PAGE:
Sweet Potato Pie

October 16, 2014

Test Kitchen-Approved

Author Notes: Nothing says "holidays" to me more than sweet potato pie -- pumpkin pie just can't compare. While this is technically a dessert, you will always catch my family eating it as part of our breakfast the morning after it's made (because calories don't count between Thanksgiving and New Year's Eve, of course). I love the pumpkin craze in the fall, but sweet potatoes are the real MVP.

For this recipe, you can either boil or roast the sweet potatoes to make the mash for the filling. If boiling, dice the sweet potatoes and boil them in a large pot of water until tender before draining and mashing. If roasting, place sweet potatoes in a 400° F oven for about an hour until tender. Then slice the sweet potatoes and scoop out the pulp from the skin.
Nicole Price

Food52 Review: WHO: Nicole Price joined the Food52 advertising team in October -- and she brought this recipe with her.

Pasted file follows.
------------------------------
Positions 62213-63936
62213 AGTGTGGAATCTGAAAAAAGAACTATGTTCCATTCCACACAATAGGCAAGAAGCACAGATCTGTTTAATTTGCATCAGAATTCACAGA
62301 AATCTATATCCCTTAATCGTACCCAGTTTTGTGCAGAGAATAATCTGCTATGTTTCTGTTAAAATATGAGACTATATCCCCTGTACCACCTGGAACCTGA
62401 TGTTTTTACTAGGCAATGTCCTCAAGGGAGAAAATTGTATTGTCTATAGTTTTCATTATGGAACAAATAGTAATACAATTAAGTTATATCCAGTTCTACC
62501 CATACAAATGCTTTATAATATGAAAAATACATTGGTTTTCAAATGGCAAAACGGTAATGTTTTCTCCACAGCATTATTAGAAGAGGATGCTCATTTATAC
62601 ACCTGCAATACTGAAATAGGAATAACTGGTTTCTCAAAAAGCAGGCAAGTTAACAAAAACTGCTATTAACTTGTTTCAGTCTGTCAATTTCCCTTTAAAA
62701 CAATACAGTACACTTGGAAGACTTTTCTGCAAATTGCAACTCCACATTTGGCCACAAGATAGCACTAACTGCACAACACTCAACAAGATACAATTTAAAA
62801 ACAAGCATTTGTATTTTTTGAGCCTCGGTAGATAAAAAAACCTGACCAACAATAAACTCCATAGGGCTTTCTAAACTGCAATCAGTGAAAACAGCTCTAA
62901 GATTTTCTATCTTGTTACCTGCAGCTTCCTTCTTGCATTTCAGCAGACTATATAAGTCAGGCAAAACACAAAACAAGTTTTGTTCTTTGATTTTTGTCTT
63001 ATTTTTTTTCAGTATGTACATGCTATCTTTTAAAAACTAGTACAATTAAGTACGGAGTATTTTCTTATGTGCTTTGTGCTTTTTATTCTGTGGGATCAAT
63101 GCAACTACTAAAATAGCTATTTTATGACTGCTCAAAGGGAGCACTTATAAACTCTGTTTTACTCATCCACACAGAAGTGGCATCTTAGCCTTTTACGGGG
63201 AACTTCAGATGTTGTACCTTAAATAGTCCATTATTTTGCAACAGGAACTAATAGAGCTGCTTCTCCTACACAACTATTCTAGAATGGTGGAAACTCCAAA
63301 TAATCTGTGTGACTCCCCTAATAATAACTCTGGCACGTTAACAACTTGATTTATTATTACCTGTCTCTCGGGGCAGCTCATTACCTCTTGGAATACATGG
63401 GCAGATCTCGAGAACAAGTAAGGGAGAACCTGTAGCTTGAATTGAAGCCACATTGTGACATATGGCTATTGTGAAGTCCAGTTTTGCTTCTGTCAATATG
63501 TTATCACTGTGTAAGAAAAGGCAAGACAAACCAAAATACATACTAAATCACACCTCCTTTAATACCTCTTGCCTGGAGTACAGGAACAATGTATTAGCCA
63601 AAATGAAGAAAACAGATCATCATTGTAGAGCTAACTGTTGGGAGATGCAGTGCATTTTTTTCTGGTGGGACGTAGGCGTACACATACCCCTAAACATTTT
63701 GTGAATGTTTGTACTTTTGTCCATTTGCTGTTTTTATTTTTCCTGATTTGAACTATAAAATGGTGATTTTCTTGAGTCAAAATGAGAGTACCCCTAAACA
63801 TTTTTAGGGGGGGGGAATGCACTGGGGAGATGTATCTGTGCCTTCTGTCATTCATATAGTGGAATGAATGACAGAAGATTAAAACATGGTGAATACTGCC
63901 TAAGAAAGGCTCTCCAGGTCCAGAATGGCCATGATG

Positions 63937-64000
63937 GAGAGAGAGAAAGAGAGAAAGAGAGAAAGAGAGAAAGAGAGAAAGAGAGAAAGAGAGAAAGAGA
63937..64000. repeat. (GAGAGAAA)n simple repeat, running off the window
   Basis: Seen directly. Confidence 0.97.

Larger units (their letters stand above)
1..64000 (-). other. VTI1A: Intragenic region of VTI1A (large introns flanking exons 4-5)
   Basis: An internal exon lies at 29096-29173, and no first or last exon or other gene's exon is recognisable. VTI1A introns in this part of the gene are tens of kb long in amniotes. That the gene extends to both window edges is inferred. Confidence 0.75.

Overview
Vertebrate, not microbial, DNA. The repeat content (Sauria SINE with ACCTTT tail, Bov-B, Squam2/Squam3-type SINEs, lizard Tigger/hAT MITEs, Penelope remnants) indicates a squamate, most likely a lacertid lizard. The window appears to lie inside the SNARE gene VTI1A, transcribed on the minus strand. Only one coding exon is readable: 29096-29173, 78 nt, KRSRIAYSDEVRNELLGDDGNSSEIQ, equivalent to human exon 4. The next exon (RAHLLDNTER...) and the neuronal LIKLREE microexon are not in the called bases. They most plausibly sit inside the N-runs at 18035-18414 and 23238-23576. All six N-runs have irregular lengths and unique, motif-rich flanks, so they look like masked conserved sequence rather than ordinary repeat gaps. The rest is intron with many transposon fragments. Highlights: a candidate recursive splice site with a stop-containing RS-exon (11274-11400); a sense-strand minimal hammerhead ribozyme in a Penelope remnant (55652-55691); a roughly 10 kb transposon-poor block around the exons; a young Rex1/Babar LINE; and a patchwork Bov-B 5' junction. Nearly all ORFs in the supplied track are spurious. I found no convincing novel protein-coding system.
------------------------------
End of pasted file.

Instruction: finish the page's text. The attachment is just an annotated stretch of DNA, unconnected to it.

WHAT: A pie that looks like the classic pumpkin but tastes a little sweeter (and a little more potato-y).
HOW: Make your favorite pie crust and primp the edges however you’d like. Roast or boil sweet potatoes, then mash and mix them with your usual filling ingredients and a hit of lemon extract. Pour into pie shell and bake until firm.
WHY WE LOVE: This Thanksgiving, don’t limit sweet potatoes to mashes and marshmallow-covered casseroles -- they want to be turned into full-fledge desserts. This pie might pass for pumpkin, but its earthy and buttery flavor is all its own.
The Editors

Makes: one 9-inch pie

Ingredients

  • 2 cups mashed sweet potatoes (from about 2 medium sweet potatoes)
  • 1 1/4 cups sugar
  • 1/2 cup evaporated milk
  • 6 tablespoons butter, softened
  • 1 teaspoon lemon extract
  • 1 tablespoon vanilla extract
  • 1 teaspoon cinnamon
  • 1 teaspoon all-purpose flour
  • 3 eggs
  • 1 unbaked 9-inch pie shell
In This Recipe

Directions

  1. Preheat oven to 350° F.
  2. Blend all of the ingredients except the eggs and the pie shell together with a mixer and taste for seasoning.
  3. Add eggs and mix until the filling is smooth.
  4. Spoon the filling into the unbaked pie shell.